Consumers and Corporations Hold Clashing Views of Economy

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When it comes to the economy, corporations see the glass as half-empty, while consumers see it as half-full.

By just about every measure, U.S. consumers are feeling more positive about the direction the economy is headed.

Home sales are up, with new home sales increasing 27.1 percent in September compared to a year ago. Consumers are also out shopping and eating in restaurants: retail sales are up 5.4 percent year over year, according to the Commerce Department.

Consumer sentiment — which tracks people's expectations about future economic conditions — is at its highest level in five years, according to Thomson Reuters/University of Michigan's preliminary October survey.

Corporations, however, are not nearly as optimistic about the economy. Investments are down, the outlook for future economic growth is negative, and CEO confidence is at its lowest level since 2009.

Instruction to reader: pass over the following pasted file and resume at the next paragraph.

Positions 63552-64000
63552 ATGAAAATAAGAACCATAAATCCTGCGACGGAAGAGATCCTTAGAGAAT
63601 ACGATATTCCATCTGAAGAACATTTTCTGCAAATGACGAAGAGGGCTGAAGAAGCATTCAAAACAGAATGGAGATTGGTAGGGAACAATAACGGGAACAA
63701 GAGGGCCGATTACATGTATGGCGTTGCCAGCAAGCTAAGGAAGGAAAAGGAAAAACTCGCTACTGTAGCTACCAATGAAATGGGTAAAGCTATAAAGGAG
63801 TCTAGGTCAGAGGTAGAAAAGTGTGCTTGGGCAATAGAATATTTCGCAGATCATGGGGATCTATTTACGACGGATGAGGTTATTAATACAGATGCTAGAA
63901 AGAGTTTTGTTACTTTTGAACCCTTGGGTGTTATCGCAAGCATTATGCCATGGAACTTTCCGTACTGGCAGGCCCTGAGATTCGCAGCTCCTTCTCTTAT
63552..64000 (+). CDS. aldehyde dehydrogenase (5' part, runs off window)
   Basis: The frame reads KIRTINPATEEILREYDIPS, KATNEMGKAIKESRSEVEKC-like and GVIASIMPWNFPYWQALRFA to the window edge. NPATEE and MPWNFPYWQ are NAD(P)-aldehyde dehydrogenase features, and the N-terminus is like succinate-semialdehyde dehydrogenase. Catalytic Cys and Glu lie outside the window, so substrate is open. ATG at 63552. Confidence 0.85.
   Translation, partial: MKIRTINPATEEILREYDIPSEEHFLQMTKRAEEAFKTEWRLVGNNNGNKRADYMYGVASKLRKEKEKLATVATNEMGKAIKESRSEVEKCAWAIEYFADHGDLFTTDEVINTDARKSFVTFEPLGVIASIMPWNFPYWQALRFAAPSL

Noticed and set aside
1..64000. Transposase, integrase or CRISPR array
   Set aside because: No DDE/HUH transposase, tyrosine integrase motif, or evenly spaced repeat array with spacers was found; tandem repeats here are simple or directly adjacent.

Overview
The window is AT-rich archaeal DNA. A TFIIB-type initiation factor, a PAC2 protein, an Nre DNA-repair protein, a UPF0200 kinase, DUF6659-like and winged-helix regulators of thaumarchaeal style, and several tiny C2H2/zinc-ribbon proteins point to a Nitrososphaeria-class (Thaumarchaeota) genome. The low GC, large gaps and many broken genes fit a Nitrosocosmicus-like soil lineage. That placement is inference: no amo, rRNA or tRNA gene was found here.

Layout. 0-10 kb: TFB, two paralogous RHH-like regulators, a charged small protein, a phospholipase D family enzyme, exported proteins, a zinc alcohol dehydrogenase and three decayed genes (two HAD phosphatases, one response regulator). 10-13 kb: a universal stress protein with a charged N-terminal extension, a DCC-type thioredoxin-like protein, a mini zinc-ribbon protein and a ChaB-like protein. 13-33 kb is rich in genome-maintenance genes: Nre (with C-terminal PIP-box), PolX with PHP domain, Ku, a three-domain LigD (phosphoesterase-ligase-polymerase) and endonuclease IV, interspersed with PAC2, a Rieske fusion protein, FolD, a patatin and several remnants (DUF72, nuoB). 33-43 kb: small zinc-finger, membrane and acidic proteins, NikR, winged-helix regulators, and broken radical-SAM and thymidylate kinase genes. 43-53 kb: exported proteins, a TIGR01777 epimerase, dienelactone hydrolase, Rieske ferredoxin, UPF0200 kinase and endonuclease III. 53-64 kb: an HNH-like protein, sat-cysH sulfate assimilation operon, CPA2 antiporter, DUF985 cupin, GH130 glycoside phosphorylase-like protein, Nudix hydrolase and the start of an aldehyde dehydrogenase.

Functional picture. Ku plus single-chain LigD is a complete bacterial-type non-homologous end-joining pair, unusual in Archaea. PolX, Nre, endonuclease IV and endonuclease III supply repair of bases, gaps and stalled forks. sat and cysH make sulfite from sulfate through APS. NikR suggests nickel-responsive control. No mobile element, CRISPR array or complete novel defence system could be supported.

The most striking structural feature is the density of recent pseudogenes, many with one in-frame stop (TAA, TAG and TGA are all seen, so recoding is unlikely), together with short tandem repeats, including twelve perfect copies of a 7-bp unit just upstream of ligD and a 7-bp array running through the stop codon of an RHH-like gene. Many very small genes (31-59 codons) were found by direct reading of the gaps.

Recent less-than-stellar sales numbers from companies ranging from IBM to Google to McDonald’s only reinforce the pessimistic outlook of chief executives.

This week on WNYC's Money Talking, contributors Rana Foroohar of Time magazine and Joe Nocera of The New York Times weigh in on who has more sway in driving the economy: consumers or corporations.

Plus, a discussion about the incoming CEO of The New York Times Company, Mark Thompson. There are more questions being asked about what he knew as head of the BBC when allegations of child sexual abuse emerged about one of the broadcaster’s biggest stars.